How to Grow: Snowdrops

Snowdrop, Galanthus, Flower, Blossom, Plant, BulbousGalanthus nivalis


Other Name

common snowdrop


Sun Requirements

part sun


Bloom Period and Seasonal Color

Early spring in white or white and green colors


Mature Height x Spread

4 to 6 inches x 6 to 8 inches


Added Benefits

deer resistant


Snowdrops are so named because they are one of the earliest bulbs to grow and flower in the landscape. They often are growing and flowering beneath or through banks of snow in late winter. I’ve been known to shovel snow off areas where I planted snowdrops to reveal flowering bulbs. These small dainty flowers are great harbingers of spring. The nodding white or pink colored single or double petaled flowers can have a magnificent scent and can be cut and brought indoors for the first fragrance of the season. The sword-like foliage will last for a few weeks after blooming, but by mid spring, snowdrops are pretty much finished. They are reliably hardy and clumps will slowly expand and spread over time.


Where, When and How to Plant

Snowdrops are hardy throughout New England. Purchase bulbs from a local garden center in fall and plant when you would other spring flowering bulbs such as daffodils. Snowdrops are small bulbs, so consider buying a larger quantity to have a stronger visual effect. Plant snowdrops in groups in wide, shallow holes in a part sun location on well-drained soil. Too much spring sunshine will cause the flowers to wither faster. They’re best planted under a shrub or tree for this reason. Space individual bulbs 3 inches apart in the holes planted 2 to 4 inches deeper. Plant bulbs on the shallower side on clay soils.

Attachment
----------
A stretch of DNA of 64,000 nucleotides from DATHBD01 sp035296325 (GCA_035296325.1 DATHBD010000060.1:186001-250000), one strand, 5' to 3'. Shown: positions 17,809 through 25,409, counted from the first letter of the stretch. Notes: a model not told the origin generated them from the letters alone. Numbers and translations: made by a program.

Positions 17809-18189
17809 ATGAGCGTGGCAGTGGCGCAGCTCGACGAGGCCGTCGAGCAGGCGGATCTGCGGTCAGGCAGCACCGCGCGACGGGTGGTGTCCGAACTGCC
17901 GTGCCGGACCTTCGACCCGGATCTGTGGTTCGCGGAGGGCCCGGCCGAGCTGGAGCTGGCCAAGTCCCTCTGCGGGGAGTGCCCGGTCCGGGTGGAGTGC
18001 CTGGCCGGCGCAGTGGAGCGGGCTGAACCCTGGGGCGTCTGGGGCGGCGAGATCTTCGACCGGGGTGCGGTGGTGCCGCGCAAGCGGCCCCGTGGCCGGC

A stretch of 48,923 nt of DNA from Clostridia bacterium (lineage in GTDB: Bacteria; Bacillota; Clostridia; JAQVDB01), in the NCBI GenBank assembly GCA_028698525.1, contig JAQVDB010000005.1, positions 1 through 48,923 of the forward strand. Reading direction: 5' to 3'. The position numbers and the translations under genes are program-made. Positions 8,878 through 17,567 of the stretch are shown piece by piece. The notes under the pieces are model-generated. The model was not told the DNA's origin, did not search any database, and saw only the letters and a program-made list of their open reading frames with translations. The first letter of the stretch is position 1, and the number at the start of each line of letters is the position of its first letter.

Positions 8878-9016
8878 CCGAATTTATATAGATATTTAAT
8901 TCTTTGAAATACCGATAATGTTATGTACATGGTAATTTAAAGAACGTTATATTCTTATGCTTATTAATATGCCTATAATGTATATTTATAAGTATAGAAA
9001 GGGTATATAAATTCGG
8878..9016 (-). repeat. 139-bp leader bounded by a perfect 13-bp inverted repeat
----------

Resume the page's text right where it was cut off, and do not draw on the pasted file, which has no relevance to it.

Growing Tips

Water newly planted bulbs well. After flowering, let the foliage naturally dieback. It will disappear quickly in spring. Mark where the bulbs are and fertilize in fall with a bulb plant food. If the clumps get large and have few flowers, divide snowdrops after flowering, separating out the bulbs and replanting.


Regional Advice and Care

Few animals seem to like snowdrops. Squirrels may dig up newly planted bulbs in fall out of curiosity. Add some hot pepper flakes to the planting hole to discourage them. Not only will snowdrop clumps slowly expand over time, they will self sow and start popping up in other locations in your landscape. However, unlike Siberian squill, they will not spread quickly.


Companion Planting and Design

To appreciate these small flowers, plant close to walkways, on garden edges or under a favorite tree or shrub. Try to plant in areas that lose their snow quickly in spring so you can see the flowers when they are blooming. Snowdrops look great paired with other spring blooming bulbs, such as Siberian squill, crocus and glory-of-the-snow. They also look good planted under early blooming shrubs, such as forsythia and flowering quince.


Try These

‘Giant Snowdrop’ has white fragrant flowers on large, for snowdrops, plants. ‘Sam Arnott’ has white flowers and a strong, almost honey-like, fragrance. ‘Flore Pleni’ has ruffled, double petaled, green and white colored flowers.

Excerpted from my book, New England Getting Started Garden Guide.